A review panel is a convention tradition during championship years, and we enjoyed an insightful discussion of the 2018 Tryon World Equestrian Games yesterday at the USEA Annual Meeting & Convention in New Orleans, Louisiana.
The panel consisted of U.S. team riders Will Coleman, Phillip Dutton and Lynn Symansky; Erik Duvander, U.S. Performance Director of Eventing; Will Connell, USEF Director of Sport Programs; and Irish team rider Sam Watson.
Sam served as pathfinder on Ireland’s silver-medal winning team, and as co-founder of EquiRatings he attended the USEA Convention to present an annual review. It was extremely interesting to have the perspective of a rider from a different country, aided also by the fact Sam stuck to his own guidelines for speaking on the panel: “Know your audience and don’t be the smug Irish guy.”
Dr. Mark Hart, FEI Chief Medical Officer for WEG, facilitated the discussion and encouraged the audience to ask questions. The panel began by speaking about their own personal experience and takeaway from WEG.
Will Coleman: “I would echo the sentiments of my teammates and coach that competing for your country is a tremendous honor and something we all take really seriously. We’re all a bit gutted in how it turned out. We know that we all had hoped for better. We’ll get back to work, put it behind us and try to get better in a couple years.”
Will Connell: “When you look at eventing globally, the reality is that the U.S. doesn’t sit immediately in the medal zone statistically as it is. We head to Tokyo with a very new format — three riders on a team, three scores to count. It’s going to be very hot, and a morning and evening competition. I personally believe that the teams that medal at Tokyo will be the teams who are ale to cope with those conditions, long days and the additional pressure of no drop score … With the right environment around the team and the right preparation, Tokyo will be a whole new game. These are talented and dedicated athletes.”
Phillip Dutton: “To represent your country is a great honor and something we all try to achieve and don’t take for granted. We had a great plan in place to bring our country back to the medal podium in Tryon. It didn’t quite work out. … I think we need to sharpen our pencil and get better. We really did appreciate the support of everybody and wanted to make it come off.”
Erik Duvander: “I came on board 10 months before the competition. We probably needed one more year with this team. … Everyone stepped up and tried their hardest. I think that is the key — the attitude of how everyone went about their business. That part of it I think was a good side of coming out of it. There was a lot of learning that took place — it’s high value that way. I hate to go to a championship and learn, but we will be looking forward to the next cycle and putting more things into place and getting more gelled as a team.”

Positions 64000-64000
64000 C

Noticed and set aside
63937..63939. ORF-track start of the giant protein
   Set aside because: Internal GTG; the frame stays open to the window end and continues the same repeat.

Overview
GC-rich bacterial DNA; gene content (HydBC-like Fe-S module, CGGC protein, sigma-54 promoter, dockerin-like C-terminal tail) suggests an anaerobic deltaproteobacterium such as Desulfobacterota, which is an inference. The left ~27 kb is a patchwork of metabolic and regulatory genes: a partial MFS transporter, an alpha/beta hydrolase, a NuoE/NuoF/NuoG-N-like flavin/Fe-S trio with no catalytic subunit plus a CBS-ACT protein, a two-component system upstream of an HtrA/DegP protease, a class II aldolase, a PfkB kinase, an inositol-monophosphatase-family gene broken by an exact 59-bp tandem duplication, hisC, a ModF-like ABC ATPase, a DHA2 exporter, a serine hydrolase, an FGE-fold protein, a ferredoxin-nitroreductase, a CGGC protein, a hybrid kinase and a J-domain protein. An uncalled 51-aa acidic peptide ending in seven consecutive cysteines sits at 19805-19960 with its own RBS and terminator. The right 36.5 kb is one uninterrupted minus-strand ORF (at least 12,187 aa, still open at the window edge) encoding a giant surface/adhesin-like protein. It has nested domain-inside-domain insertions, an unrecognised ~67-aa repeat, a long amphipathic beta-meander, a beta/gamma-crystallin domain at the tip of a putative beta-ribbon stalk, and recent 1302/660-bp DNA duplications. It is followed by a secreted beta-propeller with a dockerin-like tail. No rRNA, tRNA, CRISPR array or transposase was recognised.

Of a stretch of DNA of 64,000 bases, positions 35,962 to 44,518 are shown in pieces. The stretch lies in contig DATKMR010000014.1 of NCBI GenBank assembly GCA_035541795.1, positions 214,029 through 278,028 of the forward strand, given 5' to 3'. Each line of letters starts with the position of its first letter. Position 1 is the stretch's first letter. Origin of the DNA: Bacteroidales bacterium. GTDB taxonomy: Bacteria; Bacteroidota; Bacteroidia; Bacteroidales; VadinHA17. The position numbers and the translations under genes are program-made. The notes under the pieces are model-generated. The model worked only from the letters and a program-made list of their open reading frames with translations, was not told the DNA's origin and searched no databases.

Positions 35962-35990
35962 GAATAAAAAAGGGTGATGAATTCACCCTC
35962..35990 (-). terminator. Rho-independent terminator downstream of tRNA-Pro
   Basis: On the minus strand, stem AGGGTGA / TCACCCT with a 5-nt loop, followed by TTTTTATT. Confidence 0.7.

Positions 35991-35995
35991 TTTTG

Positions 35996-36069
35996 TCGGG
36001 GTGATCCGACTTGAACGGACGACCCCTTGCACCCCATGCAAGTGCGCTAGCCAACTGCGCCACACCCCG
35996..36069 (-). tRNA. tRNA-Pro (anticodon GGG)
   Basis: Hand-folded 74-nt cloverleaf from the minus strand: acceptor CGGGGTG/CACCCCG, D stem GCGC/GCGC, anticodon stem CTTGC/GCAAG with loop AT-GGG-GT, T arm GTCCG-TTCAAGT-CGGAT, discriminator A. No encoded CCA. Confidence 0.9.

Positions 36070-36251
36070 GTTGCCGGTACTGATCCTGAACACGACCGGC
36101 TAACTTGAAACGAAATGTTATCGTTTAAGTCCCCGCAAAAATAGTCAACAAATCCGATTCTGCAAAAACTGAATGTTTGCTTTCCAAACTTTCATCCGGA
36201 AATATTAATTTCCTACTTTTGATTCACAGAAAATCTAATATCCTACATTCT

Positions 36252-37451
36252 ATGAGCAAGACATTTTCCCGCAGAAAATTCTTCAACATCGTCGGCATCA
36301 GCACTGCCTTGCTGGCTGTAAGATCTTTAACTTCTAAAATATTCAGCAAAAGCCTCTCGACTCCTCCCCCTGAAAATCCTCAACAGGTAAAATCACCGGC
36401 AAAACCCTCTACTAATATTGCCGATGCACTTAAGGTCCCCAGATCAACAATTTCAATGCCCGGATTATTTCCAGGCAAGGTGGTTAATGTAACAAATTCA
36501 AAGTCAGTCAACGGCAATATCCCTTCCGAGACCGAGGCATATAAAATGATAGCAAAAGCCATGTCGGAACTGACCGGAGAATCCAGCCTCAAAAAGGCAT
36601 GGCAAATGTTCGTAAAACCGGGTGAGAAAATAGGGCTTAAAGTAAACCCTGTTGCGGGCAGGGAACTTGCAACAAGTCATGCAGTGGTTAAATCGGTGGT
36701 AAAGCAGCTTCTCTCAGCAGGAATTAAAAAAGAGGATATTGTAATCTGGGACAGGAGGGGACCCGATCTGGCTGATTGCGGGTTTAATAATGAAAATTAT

“Long-term we are aiming for being the best nation in the world, but it takes time to build teams. There’s no magic to it. You have to get all the basics in the right place. I think the tipping point is when we get enough buy-in into the system.”
Lynn Symansky: “I tried my absolute hardest. It was so close to being a banner, amazing weekend for myself and my horse. We put in our personal best in dressage. That horse was destined to do that cross country course. In the final day, I think I was on a bit of a different horse having an extra day between cross country and show jumping, but we were all playing the same game. I did have an uncharacteristic three rails, which killed me. I hope you guys keep standing behind us.”
Sam Watson: “You have three phases and a lot can go wrong. It hit me hard at WEG in 2014 when (the Irish team) were in sixth place. I was going into the show jumping with about eight rails in hand. I came down to the third last fence, and the horse had a little look and he didn’t take off. I was holding on around his head. The one thing I didn’t factor in was if I fell off. I hung on, and we finished sixth, but that killed me, absolutely killed me because it was embarrassing. That was when I realized I had to take emotion out of it.”